other over his
of the same.
defect of temper that unfits
he has of the
Has he a
to live in society?
Compensation Thereby he
driven to entertain himself alone and
acquire habits of self-help; and thus, like the
he mends his
Our strength grows out of our weakness. Not until we are pricked and stung and sorely shot at, awakens the indignation which arms secret forces.
he goes to
A great man is always willing to be
on the cushion of advantages,
defeated, he has a chance to learn something; he
has been put on his wits, on his manhood; he has
gained facts; learns his ignorance;
cured of the
insanity of conceit; has got moderation
side of his assailants. it
The wise man always throws himself on the
theirs to find his
more his interest than weak point. The wound from him like a dead skin It is
and falls off and when they would triumph, lo! he has passed on invulnerable. Blame is safer than praise. I hate to be defended in a newspaper. As long as cicatrizes
said against me, I feel a certain
assurance of success.
But as soon as honied
words of praise are spoken lies
me I feel as one that
unprotected before his enemies.
every evil to which
As the Sandwich Islander believes that the strength and valor of the enemy he kills passes factor.
Compensation we gain the strength of the temptawe resist. The same guards which protect us from disaster, defect and enmity, defend us, if we will, from selfinto himself, so
Bolts and bars are not the best
of our institutions, nor
shrewdness in trade a
suffer all their life long
under the foolish superstition that they can be
as impossible for a
cheated by any one but himself, as for a thing to
be and not to be at the same time. third silent party to
soul of things takes
the guaranty of
the fulfilment of every contract, so that honest service cannot
grateful master, serve
you serve an un-
longer the payment
God in be repaid. The
withholden, the better for
you; for compound interest on compound interest is
of this exchequer.
history of persecution
a history of en-
deavors to cheat nature, to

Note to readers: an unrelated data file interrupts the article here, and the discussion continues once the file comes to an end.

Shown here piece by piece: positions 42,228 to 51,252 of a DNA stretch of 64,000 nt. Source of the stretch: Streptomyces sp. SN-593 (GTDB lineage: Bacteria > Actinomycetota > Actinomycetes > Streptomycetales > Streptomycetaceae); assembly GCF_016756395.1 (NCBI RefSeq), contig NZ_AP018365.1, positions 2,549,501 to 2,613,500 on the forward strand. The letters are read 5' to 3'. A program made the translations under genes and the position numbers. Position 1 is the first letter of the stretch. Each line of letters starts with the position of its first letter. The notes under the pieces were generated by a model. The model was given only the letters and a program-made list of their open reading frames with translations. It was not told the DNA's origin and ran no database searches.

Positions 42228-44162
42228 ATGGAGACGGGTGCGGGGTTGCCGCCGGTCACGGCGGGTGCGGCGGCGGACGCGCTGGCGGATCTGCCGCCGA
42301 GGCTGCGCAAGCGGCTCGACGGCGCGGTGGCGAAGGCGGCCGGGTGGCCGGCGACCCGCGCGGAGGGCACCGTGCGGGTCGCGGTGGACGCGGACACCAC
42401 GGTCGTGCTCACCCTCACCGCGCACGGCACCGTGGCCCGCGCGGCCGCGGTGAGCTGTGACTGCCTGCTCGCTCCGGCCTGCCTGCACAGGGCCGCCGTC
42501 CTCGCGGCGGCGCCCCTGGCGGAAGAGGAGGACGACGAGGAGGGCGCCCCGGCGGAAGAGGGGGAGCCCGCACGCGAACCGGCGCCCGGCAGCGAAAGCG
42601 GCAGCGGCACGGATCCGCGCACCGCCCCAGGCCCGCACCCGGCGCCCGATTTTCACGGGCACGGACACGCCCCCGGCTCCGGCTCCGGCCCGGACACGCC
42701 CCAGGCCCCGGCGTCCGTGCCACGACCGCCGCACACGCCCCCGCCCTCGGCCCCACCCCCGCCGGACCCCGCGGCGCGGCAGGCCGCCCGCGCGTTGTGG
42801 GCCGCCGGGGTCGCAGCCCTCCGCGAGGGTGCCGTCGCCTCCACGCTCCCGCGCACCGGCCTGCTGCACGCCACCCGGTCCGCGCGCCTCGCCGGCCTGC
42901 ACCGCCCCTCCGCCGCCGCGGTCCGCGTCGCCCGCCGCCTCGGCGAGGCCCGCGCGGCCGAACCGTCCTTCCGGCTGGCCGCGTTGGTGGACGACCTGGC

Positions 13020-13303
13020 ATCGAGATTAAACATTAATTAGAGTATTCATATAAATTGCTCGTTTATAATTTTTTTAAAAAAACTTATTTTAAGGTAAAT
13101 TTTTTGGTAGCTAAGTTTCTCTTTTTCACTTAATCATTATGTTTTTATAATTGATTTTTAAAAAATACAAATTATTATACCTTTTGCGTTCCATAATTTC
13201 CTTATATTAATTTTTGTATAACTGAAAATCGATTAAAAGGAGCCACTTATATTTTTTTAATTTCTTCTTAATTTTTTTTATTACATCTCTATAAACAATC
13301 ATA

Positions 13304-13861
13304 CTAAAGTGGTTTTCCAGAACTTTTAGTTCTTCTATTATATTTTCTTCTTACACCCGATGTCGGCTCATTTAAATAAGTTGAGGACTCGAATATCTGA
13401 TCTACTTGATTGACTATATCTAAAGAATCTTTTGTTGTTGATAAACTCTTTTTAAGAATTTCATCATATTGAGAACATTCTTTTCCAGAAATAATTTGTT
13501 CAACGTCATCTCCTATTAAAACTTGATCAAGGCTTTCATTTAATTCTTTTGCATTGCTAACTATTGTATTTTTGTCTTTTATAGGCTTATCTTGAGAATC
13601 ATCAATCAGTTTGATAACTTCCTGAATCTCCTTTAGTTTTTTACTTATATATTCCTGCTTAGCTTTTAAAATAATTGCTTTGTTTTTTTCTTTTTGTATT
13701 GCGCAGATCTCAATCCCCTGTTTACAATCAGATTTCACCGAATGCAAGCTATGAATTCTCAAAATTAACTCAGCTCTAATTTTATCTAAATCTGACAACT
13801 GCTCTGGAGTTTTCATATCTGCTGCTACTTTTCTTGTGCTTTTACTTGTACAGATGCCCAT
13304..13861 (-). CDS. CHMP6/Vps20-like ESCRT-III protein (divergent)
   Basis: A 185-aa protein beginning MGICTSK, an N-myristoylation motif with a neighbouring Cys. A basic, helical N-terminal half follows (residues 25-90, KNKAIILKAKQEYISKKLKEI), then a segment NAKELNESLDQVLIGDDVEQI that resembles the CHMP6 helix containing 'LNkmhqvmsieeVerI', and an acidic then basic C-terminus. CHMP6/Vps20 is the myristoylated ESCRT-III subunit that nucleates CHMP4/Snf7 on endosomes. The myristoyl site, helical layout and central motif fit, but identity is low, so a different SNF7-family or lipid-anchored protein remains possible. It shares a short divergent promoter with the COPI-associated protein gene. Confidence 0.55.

make water run up
to twist a rope of sand.
whether the actors be
or one, a tyrant or a
a society of bodies voluntarily
bereaving themselves of reason and traversing
Compensation to the nature of the beast. is
Its actions are insane, like its
persecutes a principle;
it would tar and feather justice, by inflictand outrage upon the houses and persons
who have these. It resembles the prank of boys, who run with fire-engines to put out the ruddy aurora streaming to the stars. The invio-
late spirit turns their spite against the
The martyr cannot be
a tongue of fame; every prison a more
abode every burned book or house en;
lightens the world; every suppressed or
word reverberates through the earth from side to side. The minds of men are at last aroused; reason looks out and justifies her own and malice finds all her work in vain. It is the whipper who is whipped and the tyrant who is undone.
The man I learn to
Every thing has
a good and an
things preach the indifferency of cir-
be content. is
But the doc-
not the doctrine of in-
thoughtless say, on hearing these
one event to good and
evil; if I
gain any good I
Compensation must pay
other; all actions are indifferent.
a deeper fact in the soul than compen-
sation, to wit, its
compensation, but a this
running sea of circumstance, whose waters ebb
and flow with
perfect balance, lies the aboriginal
abyss of real Being.
Existence, or God,
relation or a part, but the whole.
and and times within are the influx from
affirmative, excluding negation, self-balanced,
Nature, truth, virtue,
the absence or departure of the
indeed stand as
the great Night or shade on which as a back-
living universe paints itself forth;
cannot work, for
cannot work any good; It is
cannot work any
worse not to
be than to be.
defrauded of the retribution due to
because the criminal adheres to
contumacy and does not come to a
in visible nature.
stunning confutation of his nonsense before
and angels. Has he therefore outwitted the law? Inasmuch as he carries the malignity and the lie 
Compensation with him he so far decreases from nature.
there will be a demonstration of the
to the understanding also; but, should it,
deadly deduction makes square the eternal
be said, on the other hand, that
the gain of rectitude must be bought by any
are proper additions of being.
virtuous action I properly
no penalty to wisIn a
in a virtuous act I
to the world; I plant into deserts
from Chaos and Nothing and see the darkness receding on the limits of the horizon.
be no excess beauty,
these attributes are considered in
the purest sense. affirms in
There can none to knowledge, none to soul refuses
always an Optimism, never a Pes-
a progress, and not a
instinct is trust.
" less " in application to
ence of the soul,